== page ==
Week of: October 25, 2010
Download 300 dpi photo
Contact: Alice Bender, (202) 328-7744
How to Make a Perfect Pumpkin Bundt Cake
By Dana Jacobi
for the American Institute for Cancer Research
Low-fat baking can be a minefield. Recipes that look good on paper may turn out well or they may produce disappointing results. A perfect example of a recent flop was a pumpkin bread recipe that I came across in a magazine.
The eye-catching virtues of this recipe were using whole-wheat flour, skim milk, egg whites only and the good amount of fiber found in canned pumpkin. The resulting loaf had wonderful spice flavor. It also was weighty as a doorstop and so wet that the center had the texture of bread pudding. (I will not reveal the name of the magazine since this flop was the rare exception; their recipes nearly always produce outstanding results.)
Reevaluating the recipe, I identified two prime issues – too little fat and incorrect leavening. Fat helps make baked goods tender and light as it coats the grains of flour, which helps them stay separated so as not to clump together in a soggy, saturated dough. Separated, the grains of flour rise more easily as the batter bakes.
To keep calories and saturated fat down and not bring in the big guns of butter and oil, I used a whole egg to include the fat in its yolk, added buttermilk and increased the amount of sour cream – this was enough fat to benefit the batter.
To understand the role of leavening in baking, this webpage, http://www.joyofbaking.com/bakingsoda.html, gives a good explanation of how each works and when to use each of them. In this case, adding baking soda and reducing the amount of baking powder proved to be the correct fixes. I also baked the new batter in a bundt pan so heat in the oven could reach more of the batter to help it rise and bake through, but any 8-cup tube pan will do.
The result you see here is perfectly moist and has a fluffy, large crumb and intense flavor.
Pumpkin Bundt Cake
- Canola oil cooking spray
- 1 cup whole-wheat pastry flour
- 1 cup unbleached all-purpose flour
- 1½ tsp. baking powder
- 1/2 tsp. baking soda
- 2 tsp. ground cinnamon
- 1/2 tsp. ground ginger
- 1/4tsp. ground cloves
- 1/4 tsp. freshly ground nutmeg
- 1/4 tsp. salt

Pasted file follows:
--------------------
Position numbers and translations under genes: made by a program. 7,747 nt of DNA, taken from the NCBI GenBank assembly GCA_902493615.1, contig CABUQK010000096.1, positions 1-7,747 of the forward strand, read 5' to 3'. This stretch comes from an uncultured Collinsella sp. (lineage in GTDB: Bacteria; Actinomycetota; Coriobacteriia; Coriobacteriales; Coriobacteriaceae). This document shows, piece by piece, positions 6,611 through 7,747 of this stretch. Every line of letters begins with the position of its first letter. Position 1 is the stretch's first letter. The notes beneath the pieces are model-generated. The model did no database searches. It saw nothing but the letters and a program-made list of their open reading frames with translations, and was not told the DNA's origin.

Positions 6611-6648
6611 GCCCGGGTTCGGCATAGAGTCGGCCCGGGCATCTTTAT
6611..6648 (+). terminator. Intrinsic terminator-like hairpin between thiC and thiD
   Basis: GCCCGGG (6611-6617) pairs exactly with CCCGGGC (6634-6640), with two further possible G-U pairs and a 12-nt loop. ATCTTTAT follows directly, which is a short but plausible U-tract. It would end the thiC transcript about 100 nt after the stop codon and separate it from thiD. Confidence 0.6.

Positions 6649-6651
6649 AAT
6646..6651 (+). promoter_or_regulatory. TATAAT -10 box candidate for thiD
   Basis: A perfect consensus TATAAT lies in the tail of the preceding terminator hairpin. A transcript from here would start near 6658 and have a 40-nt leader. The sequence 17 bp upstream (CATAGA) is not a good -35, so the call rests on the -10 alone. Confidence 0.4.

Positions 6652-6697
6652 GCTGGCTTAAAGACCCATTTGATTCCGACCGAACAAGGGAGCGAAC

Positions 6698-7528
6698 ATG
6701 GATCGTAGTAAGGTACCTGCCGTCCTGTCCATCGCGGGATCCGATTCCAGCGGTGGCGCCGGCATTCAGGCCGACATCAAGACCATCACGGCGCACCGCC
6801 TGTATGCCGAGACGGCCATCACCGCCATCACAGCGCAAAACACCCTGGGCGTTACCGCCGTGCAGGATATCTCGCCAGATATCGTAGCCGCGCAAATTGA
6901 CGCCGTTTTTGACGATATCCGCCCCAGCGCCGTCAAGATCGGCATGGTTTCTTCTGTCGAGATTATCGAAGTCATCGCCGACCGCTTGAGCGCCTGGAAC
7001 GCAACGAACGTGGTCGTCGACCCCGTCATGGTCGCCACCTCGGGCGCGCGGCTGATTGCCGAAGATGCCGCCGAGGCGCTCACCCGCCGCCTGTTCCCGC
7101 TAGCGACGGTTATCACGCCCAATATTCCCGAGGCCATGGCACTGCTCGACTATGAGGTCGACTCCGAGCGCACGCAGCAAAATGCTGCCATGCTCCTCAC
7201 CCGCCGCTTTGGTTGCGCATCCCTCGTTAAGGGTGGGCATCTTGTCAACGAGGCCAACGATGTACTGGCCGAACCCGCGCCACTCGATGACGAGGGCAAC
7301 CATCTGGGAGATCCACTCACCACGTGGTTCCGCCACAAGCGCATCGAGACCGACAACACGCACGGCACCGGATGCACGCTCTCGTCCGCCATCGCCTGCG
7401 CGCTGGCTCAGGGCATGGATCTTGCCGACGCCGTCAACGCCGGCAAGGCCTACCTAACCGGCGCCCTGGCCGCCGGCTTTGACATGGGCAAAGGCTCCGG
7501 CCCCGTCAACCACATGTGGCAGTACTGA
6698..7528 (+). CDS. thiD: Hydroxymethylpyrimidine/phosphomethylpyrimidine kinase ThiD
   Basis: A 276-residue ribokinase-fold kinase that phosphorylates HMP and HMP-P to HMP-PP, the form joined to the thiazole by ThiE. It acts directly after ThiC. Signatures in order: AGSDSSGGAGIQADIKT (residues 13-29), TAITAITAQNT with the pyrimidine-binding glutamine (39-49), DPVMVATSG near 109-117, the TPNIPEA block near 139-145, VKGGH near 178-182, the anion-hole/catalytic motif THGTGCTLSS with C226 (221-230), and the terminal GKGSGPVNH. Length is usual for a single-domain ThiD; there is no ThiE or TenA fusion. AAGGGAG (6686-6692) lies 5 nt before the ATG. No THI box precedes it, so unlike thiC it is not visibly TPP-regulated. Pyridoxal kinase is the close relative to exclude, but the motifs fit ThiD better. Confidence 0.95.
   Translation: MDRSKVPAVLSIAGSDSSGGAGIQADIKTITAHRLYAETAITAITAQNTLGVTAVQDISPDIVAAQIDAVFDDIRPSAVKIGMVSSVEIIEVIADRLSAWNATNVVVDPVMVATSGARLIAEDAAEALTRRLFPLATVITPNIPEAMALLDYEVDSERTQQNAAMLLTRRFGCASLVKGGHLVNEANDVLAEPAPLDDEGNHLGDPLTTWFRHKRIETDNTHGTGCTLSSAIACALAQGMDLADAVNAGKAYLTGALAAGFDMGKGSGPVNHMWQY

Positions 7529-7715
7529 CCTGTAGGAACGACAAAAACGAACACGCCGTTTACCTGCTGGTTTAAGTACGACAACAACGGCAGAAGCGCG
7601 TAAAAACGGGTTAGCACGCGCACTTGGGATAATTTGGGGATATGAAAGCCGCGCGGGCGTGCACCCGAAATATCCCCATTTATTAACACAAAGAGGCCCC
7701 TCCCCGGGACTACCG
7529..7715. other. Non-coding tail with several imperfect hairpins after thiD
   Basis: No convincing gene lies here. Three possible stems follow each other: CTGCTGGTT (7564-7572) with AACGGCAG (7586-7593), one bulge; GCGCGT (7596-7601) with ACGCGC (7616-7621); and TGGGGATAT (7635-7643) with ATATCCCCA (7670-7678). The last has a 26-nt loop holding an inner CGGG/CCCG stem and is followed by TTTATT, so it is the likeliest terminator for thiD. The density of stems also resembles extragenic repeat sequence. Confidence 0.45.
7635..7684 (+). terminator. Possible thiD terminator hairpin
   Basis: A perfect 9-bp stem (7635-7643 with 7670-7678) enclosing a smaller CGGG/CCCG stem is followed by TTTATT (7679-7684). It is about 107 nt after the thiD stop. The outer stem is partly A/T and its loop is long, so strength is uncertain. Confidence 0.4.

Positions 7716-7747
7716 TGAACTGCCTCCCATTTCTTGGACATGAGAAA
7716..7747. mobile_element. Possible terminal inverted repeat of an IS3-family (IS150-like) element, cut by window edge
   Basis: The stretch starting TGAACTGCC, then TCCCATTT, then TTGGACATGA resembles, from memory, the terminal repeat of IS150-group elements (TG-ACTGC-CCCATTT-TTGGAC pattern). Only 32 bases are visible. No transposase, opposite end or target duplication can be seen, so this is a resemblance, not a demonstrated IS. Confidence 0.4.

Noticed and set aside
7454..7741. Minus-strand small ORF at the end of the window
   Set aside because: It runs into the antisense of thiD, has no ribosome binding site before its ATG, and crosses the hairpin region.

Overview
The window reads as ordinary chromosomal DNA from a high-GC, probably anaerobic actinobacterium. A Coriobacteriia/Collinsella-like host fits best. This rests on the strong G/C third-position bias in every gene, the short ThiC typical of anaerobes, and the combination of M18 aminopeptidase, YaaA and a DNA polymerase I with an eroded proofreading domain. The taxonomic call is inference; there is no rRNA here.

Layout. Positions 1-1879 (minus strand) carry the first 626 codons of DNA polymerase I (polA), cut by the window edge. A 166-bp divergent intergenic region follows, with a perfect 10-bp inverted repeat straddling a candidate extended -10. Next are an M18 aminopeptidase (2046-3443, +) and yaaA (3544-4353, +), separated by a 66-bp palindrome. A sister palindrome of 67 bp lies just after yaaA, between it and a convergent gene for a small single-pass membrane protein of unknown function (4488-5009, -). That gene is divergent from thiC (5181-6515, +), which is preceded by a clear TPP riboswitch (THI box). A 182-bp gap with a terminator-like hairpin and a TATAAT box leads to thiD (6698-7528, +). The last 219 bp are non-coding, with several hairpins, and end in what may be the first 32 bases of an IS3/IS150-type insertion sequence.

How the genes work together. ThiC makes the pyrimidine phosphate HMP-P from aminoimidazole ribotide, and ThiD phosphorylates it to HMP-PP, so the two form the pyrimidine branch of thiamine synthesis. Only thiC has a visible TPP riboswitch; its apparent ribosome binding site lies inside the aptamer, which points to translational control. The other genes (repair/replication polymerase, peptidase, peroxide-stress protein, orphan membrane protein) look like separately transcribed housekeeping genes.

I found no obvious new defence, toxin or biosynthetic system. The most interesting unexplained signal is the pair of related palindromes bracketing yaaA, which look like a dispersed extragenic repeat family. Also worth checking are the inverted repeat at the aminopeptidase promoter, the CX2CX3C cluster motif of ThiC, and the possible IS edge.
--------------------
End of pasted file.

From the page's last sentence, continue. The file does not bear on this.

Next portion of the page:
- 1 large egg
- 1 large egg white
- 3/4 cup brown sugar, firmly packed
- 1 cup low-fat buttermilk
- 1/2 cup reduced-fat sour cream
- 1 cup canned unsweetened pumpkin puree
- Confectioners’ sugar, optional, for decoration
Preheat oven to 350 degrees F. Coat 8-cup bundt cake or tube pan liberally with canola oil cooking spray.
In large mixing bowl, combine two flours, baking powder, baking soda, cinnamon, ginger, cloves, nutmeg and salt. Make a well in center and set aside.
In another bowl, whisk egg and white to combine. Add sugar and whisk until dissolved. Add buttermilk, sour cream and pumpkin, whisking to combine all wet ingredients. Pour wet ingredients into center of bowl of dry ingredients and, using flexible spatula, mix until they are just combined and still slightly lumpy. Scoop batter into prepared baking pan.
Bake cake in center of oven for 70-75 minutes, until surface is browned and straw inserted into center comes out clean and nearly dry. Do not worry about cracks on the surface.
Set baked cake on wire rack and cool for 5 minutes. Run thin knife around center post and inside edge of pan. Set plate over pan and, holding in place, invert so cake drops onto plate. Cool completely.
If desired, sprinkle cake lightly with confectioners’ sugar before serving.
Makes 12 servings.
Per serving: 170 calories, 2.5 g total fat (1 g saturated fat), 33 g carbohydrate,
5 g protein, 2 g dietary fiber, 210 mg sodium.
The American Institute for Cancer Research (AICR) is the cancer charity that fosters research on the relationship of nutrition, physical activity and weight management to cancer risk, interprets the scientific literature and educates the public about the results. It has contributed more than $96 million for innovative research conducted at universities, hospitals and research centers across the country. AICR has published two landmark reports that interpret the accumulated research in the field, and is committed to a process of continuous review. AICR also provides a wide range of educational programs to help millions of Americans learn to make dietary changes for lower cancer risk. Its award-winning New American Plate program is presented in brochures, seminars and on its website, www.aicr.org. AICR is a member of the World Cancer Research Fund International.All active news articles